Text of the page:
30 fps drop-frame timecode as indicated by semicolons

30 fps Non Drop-Frame Timecode
Reports time in hours, minutes, seconds, and frames, separating units with colons. It assumes a rate of 30 fps and does not drop frame numbers. Use for output to computer displays via the web or CD-ROM.
30 fps non drop-frame timecode as indicated by colons

24 fps Timecode
Reports time in hours, minutes, seconds, and frames; separating units with colons. Use for 24p footage and to output to 24-fps formats for film and DVD distribution.
24 fps timecode showing “23” as highest possible number of frames before next second

25 fps Timecode
Reports time in hours, minutes, seconds, and frames, separating units with colons. Use for output to PAL videotape.
25 fps timecode showing “24” as highest possible number of frames before next second

Feet + Frames 16mm
Reports time in feet and frames, assuming the frame rate of 16mm film: 40 frames per foot. Use for output to 16mm film.
Feet + frames 16mm timecode showing “39” as highest possible number of frames before next foot

Feet + Frames 35mm
Reports time in feet and frames, assuming the frame rate of 35mm film: 16 frames per foot. Use for output to 35mm film.
Feet + frames 35mm timecode showing “15” as highest possible number of frames before next foot

Frames
Reports time solely in a running count of frames. Does not assign measurements of either time or spatial length. Use to output sequential stills such as those generated for an animation or DPX film editor.
Frames timecode simply numbers each frame in sequential order.

Note: When working with NTSC video assets, use 30 fps drop-frame timecode. This format conforms with the timecode base inherent in NTSC video footage and displays its duration most accurately.

Sample Rate (Audio)
In general, higher rates provide better audio quality when you play back audio in sequences, but they require more disk space and processing. Resampling, or setting a different rate from the original audio, also requires additional processing time and affects the quality. Try to record audio at a high-quality sample rate, and capture audio at the rate at which it was recorded.

Display Format (Audio)
Specifies whether audio time display is measured using audio samples or milliseconds. Display Format applies when Show Audio Time Units is selected in the Source Monitor or Program Monitor menu. (By default, time is displayed in frames, but it can be displayed in audio units for sample-level precision when you are editing audio.)

Video Previews settings
Video Previews settings determine the file format, compressor, and color depth Premiere Pro uses for preview files and playback of clips and sequences.
Preview File Format
Select a file format that gives the best quality previews while keeping rendering time and file size within tolerances acceptable for your system. For certain editing modes, only one file format is available.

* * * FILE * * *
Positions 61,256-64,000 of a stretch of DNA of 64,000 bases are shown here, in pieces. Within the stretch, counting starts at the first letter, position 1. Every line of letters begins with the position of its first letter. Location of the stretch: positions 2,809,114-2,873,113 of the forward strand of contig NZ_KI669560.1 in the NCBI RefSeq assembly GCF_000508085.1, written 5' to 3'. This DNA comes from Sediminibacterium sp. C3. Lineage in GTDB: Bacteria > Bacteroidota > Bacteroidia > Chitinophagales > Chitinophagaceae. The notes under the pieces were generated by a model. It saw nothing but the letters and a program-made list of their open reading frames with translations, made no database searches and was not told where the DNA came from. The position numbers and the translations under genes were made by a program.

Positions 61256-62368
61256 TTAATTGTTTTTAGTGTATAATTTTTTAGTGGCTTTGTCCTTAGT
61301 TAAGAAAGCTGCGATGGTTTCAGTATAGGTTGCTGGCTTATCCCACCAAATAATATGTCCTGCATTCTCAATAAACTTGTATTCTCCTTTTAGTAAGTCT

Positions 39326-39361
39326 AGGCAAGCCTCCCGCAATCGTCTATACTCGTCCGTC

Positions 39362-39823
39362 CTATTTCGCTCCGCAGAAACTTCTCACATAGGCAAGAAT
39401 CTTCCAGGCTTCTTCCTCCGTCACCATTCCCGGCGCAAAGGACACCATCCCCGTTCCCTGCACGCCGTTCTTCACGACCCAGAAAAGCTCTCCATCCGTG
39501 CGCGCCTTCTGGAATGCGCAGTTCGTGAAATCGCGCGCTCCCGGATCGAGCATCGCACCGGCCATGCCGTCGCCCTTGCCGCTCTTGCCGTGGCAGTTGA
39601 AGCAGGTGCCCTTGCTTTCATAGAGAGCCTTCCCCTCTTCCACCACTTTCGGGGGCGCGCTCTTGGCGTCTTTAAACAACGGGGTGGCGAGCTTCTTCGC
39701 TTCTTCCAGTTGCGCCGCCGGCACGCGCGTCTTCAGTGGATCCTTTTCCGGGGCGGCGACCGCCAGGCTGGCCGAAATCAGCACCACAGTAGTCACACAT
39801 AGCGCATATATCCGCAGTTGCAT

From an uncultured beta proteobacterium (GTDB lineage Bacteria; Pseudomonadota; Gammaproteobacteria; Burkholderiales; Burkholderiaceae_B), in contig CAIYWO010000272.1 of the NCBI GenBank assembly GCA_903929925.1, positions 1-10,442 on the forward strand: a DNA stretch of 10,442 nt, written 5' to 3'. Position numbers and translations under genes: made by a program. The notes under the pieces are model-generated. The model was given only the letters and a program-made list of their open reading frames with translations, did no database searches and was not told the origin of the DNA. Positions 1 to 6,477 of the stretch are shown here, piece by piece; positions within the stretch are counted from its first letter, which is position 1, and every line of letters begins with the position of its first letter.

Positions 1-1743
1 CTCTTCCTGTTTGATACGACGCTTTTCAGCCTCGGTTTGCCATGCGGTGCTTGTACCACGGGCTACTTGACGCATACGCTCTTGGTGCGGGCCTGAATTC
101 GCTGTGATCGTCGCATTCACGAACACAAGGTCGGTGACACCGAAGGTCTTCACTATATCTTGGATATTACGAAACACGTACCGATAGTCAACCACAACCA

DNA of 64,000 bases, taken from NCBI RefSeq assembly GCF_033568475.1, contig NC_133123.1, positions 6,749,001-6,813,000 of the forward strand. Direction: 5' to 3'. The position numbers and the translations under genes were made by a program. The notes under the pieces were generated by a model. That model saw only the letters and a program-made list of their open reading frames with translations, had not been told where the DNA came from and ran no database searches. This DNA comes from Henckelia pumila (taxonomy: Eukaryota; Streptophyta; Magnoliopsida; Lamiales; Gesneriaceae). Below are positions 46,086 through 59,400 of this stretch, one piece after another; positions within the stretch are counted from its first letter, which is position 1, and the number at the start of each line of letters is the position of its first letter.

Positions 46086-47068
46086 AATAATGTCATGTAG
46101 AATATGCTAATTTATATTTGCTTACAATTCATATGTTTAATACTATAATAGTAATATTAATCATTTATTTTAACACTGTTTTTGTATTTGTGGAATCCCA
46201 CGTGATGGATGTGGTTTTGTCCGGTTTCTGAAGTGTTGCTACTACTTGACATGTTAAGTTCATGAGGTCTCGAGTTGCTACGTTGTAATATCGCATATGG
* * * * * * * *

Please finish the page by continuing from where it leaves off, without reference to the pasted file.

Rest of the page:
Codec
Specifies the codec used for creating preview files for the sequence.
(Windows only) The Uncompressed UYVY 422 8bit codec and the V210 10-bit YUV codec match the specifications for SD-SDI and HD-SDI video respectively. Select one of them if you intend to monitor or output to one of these formats. To access either of these formats, first choose the Desktop Editing Mode.
Note: If you use a clip without applying effects or changing frame or time characteristics, Adobe Premiere Pro uses the original codec of the clip for playback. If you make changes that require recalculation of each frame, Adobe Premiere Pro applies the codec that you choose here.

Maximum Bit Depth
Maximizes the color bit depth, up to 32 bpc, to include in video played back in sequences. This setting is often not available if the selected compressor provides only one option for bit depth. You can also specify an 8-bit (256-color) palette when preparing a sequence for 8 bpc color playback, such as when using the Desktop editing mode for the web or for some presentation software. If your project contains high-bit-depth assets generated by programs such as Adobe Photoshop, or by high-definition camcorders, select Maximum Bit Depth. Premiere Pro then uses of all the color information in those assets when processing effects or generating preview files.

Maximum Render Quality
Maintains sharp detail when scaling from large formats to smaller formats, or from high-definition to standard-definition formats. Maximum Render Quality maximizes the quality of motion in rendered clips and sequences. Selecting this option often renders moving assets more sharply.

At maximum quality, rendering takes more time, and uses more RAM than at the default normal quality. Select this option only on systems with sufficient RAM. The Maximum Render Quality option is not recommended for systems with the minimum required RAM.

Maximum Render Quality often makes highly compressed image formats, or those containing compression artifacts, look worse because of sharpening.

Note: For best results with Maximum Render Quality, select Memory from the Optimize Rendering For menu in preferences. For more information, see Optimize rendering for available memory.

Save Preset
Opens the Save Settings dialog box, where you can name, describe, and save your sequence settings.
Save and name your sequence settings even if you plan to use them in only one project. Saving settings creates a backup copy of the settings to which you can revert in case someone accidentally alters the current sequence settings.

Tracks settings

Controls the number of video tracks and the number and type of audio tracks for new sequences you create.

Master
Sets the default channel type for the Master track in new sequences to Mono, Stereo, or 5.1 surround.

Note: If you must change sequence settings that are unavailable, you can create a sequence with the settings you want. Then move the contents of the current sequence into it.